|Wednesday, 23 March 2011 13:06|
With budgets squeezed and lavish spending frowned upon, companies are having to think hard about whether corporate sponsorship can help them to meet business objectives: Fortunately, there’s plenty of creativity at the cutting edge of engagement. Neil Gibbons reports
What do Castrol and football have in common? Good question. In 2007, the brand had had no association with the sport and no obvious need to create one. Synergies were hard to spot.
But on signing up to become a sponsor of the Euro 2008 tournament, it became clear that Castrol had struck up a partnership that met several objectives.
Increased brand awareness was one, while customex`x`r and employee engagement was also made possible through a major hospitality programme. But the most creative initiative was the Castrol Index, an analysis of football data aimed at fans, which helped to flag up the Castrol brand values of innovation and technology.
In a post-recession landscape, lavishing money on corporate sponsorship can be hard to justify, especially when a wary public and weary shareholders interpret it as expensive vanity or unnecessary indulgence. But brands like Castrol are finding more thoughtful and innovative ways to make corporate engagement work.
For all the misery it caused, the recession does seem to have been responsible for a sharpening of minds, as those involved in corporate partnerships were forced to think harder about how they could wring value from corporate sponsorship.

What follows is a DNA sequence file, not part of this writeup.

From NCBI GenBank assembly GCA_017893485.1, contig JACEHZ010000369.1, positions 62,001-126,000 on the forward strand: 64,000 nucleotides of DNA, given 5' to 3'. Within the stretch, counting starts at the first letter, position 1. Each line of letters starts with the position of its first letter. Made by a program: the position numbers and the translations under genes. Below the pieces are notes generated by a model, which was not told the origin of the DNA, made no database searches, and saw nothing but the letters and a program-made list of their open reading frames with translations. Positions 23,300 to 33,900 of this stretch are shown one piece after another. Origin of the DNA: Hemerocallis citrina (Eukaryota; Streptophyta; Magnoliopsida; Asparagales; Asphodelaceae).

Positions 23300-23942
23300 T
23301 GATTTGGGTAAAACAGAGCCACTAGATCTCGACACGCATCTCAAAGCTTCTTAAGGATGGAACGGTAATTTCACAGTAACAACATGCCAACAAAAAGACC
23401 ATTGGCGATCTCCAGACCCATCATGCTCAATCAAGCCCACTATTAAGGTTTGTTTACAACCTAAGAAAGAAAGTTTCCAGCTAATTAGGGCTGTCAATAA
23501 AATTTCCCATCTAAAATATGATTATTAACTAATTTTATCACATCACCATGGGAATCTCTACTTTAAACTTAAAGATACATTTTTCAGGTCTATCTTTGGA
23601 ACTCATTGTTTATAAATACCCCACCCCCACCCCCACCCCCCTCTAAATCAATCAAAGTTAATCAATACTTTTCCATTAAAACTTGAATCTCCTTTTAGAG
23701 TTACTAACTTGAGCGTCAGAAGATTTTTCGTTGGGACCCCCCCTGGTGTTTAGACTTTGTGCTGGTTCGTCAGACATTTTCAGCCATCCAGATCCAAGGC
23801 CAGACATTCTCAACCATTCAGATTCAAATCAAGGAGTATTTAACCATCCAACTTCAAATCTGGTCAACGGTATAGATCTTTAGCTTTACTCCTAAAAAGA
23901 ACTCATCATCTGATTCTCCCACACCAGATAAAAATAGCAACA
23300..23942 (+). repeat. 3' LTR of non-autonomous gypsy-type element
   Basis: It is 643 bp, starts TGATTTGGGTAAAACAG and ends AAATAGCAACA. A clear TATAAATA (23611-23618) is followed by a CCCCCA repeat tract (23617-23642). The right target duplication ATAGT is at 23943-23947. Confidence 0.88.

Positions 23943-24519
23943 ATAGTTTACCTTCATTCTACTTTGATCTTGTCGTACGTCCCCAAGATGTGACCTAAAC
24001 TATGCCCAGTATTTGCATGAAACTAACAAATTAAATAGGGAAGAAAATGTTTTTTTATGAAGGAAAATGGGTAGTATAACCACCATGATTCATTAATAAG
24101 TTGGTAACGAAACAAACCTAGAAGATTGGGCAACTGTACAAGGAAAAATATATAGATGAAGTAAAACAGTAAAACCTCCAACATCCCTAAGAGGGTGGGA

“The recession has without doubt shaped the sponsorship landscape,” says Ian Budd, senior associate of Burson-Marsteller’s Total Sponsorship practice. “For too long, a company’s choice of sponsorship property was seen to be largely down to the whim of its chairman. If we have one thing to thank the recession for, it’s that brands now have a more robust and focused approach to their sponsorship strategies.”
While not dead, these “chairman’s whim sponsorships” are mercifully in decline, says Pippa Collett, managing director of Sponsorship Consulting. And while she doesn’t attribute new sponsorship behaviour to the economic downturn, she does regard the recession as a catalyst that has accelerated trends already emerging.
Primary among these, she says, is increased scrutiny on investment returns which she says has focused attention on the shareholder imperative. “Change is driven by increased professionalism amongst those responsible for corporate sponsorship investments, a clearer line of sight between sponsorship and the bottom line or balance sheet, and a more coherent appreciation of the power of sponsorship to deliver against stakeholder objectives.”